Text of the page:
Wreck of only sunken Gulf whaler discovered 190 years later
Roughly 15 years before Herman Melville introduced the world to Moby Dick, a whaling ship from Massachusetts sank near the mouth of the Mississippi River. Nearly 190 years later, experts say, it’s still the only whaler known to have gone down in the Gulf of Mexico, where the threat of enslavement at Southern ports posed a risk for Black and mixed-race men who often were part of whaling crews. An old news clipping found in a library shows its 15 or so crew members were rescued by another whaling ship and returned home to Westport, Massachusetts, said researcher Jim Delgado of SEARCH Inc.news.yahoo.com
From Dash to Coppola, highlights from TCM's Women Make Film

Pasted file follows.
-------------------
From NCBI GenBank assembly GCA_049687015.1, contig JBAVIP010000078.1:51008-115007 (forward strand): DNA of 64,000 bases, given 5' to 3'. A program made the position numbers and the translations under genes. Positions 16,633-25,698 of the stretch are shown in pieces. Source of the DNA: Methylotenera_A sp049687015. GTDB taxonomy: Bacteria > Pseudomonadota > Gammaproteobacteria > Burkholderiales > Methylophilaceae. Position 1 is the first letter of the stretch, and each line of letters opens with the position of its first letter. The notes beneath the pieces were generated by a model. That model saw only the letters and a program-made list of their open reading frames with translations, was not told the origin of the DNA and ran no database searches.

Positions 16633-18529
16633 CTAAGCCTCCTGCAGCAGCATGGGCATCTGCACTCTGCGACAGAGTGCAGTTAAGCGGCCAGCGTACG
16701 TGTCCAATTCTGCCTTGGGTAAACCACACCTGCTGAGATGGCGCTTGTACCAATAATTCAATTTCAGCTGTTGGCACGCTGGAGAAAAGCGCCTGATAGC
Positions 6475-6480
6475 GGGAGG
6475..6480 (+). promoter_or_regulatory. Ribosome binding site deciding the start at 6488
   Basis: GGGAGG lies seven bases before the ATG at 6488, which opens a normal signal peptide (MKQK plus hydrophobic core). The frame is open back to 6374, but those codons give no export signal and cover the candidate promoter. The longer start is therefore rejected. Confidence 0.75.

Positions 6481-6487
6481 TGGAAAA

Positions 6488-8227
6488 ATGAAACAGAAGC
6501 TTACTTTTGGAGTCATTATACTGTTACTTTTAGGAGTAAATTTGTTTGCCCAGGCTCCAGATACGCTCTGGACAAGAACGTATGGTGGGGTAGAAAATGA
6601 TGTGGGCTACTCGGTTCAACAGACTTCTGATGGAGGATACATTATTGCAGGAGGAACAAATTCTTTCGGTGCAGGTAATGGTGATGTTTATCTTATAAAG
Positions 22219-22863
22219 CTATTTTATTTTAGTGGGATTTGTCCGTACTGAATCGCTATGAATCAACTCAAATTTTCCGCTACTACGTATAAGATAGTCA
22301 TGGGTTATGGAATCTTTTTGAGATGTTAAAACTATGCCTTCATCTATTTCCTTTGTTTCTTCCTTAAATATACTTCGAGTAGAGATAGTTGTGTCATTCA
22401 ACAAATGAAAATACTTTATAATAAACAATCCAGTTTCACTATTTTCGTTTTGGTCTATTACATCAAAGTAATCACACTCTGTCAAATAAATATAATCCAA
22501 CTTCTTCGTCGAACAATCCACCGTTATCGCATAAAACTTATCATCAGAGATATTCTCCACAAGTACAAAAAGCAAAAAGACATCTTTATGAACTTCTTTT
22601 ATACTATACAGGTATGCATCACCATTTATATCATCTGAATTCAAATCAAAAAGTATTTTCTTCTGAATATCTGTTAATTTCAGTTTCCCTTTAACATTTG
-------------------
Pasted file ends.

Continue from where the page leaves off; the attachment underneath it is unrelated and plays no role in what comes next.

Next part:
FILE - Julie Dash attends the New York Film Critics Circle Awards on Jan. 3, 2017, in New York. Dash's work will be featured in Turner Classic Movies' four-month Women Make Film series, airing every Tuesday night through December. (Photo by Evan Agostini/Invision/AP, File)Associated Press Film Writers Lindsey Bahr and Jake Coyle pick some programming highlights from Turner Classic Movies' four-month Women Make Film series, airing every Tuesday night through December. In her 1976 film (airing Sept. 15 on TCM), Kopple intimately documents a grueling, 13-month coal miner's strike in a small Kentucky town. They just thought I was a funny little girl who carried a tape recorder and a camera. The film won Kopple her first Oscar.